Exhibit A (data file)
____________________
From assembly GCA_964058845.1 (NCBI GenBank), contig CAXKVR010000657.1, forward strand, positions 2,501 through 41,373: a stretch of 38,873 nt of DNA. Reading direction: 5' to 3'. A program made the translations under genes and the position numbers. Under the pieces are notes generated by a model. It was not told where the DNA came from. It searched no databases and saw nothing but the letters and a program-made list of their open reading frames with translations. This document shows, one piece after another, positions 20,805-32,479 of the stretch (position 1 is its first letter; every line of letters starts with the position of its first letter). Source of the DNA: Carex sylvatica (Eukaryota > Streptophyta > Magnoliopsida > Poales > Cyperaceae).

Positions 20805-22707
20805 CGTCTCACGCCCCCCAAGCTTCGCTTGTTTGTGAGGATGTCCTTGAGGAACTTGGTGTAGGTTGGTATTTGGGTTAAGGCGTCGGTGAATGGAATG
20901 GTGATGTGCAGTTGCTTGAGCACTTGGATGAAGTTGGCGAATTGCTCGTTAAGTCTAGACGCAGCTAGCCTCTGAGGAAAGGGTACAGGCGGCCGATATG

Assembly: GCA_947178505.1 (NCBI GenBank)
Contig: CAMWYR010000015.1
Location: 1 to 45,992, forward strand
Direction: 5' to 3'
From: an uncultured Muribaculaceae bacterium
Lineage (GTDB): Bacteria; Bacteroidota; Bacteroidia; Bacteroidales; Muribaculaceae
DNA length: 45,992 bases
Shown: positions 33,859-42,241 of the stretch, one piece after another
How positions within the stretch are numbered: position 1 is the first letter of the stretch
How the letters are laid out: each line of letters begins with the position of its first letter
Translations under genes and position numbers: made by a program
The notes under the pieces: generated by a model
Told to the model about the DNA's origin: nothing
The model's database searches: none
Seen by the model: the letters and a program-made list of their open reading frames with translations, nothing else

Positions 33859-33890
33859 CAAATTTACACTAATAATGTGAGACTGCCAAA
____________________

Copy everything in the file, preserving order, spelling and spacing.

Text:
From assembly GCA_964058845.1 (NCBI GenBank), contig CAXKVR010000657.1, forward strand, positions 2,501 through 41,373: a stretch of 38,873 nt of DNA. Reading direction: 5' to 3'. A program made the translations under genes and the position numbers. Under the pieces are notes generated by a model. It was not told where the DNA came from. It searched no databases and saw nothing but the letters and a program-made list of their open reading frames with translations. This document shows, one piece after another, positions 20,805-32,479 of the stretch (position 1 is its first letter; every line of letters starts with the position of its first letter). Source of the DNA: Carex sylvatica (Eukaryota > Streptophyta > Magnoliopsida > Poales > Cyperaceae).

Positions 20805-22707
20805 CGTCTCACGCCCCCCAAGCTTCGCTTGTTTGTGAGGATGTCCTTGAGGAACTTGGTGTAGGTTGGTATTTGGGTTAAGGCGTCGGTGAATGGAATG
20901 GTGATGTGCAGTTGCTTGAGCACTTGGATGAAGTTGGCGAATTGCTCGTTAAGTCTAGACGCAGCTAGCCTCTGAGGAAAGGGTACAGGCGGCCGATATG

Assembly: GCA_947178505.1 (NCBI GenBank)
Contig: CAMWYR010000015.1
Location: 1 to 45,992, forward strand
Direction: 5' to 3'
From: an uncultured Muribaculaceae bacterium
Lineage (GTDB): Bacteria; Bacteroidota; Bacteroidia; Bacteroidales; Muribaculaceae
DNA length: 45,992 bases
Shown: positions 33,859-42,241 of the stretch, one piece after another
How positions within the stretch are numbered: position 1 is the first letter of the stretch
How the letters are laid out: each line of letters begins with the position of its first letter
Translations under genes and position numbers: made by a program
The notes under the pieces: generated by a model
Told to the model about the DNA's origin: nothing
The model's database searches: none
Seen by the model: the letters and a program-made list of their open reading frames with translations, nothing else

Positions 33859-33890
33859 CAAATTTACACTAATAATGTGAGACTGCCAAA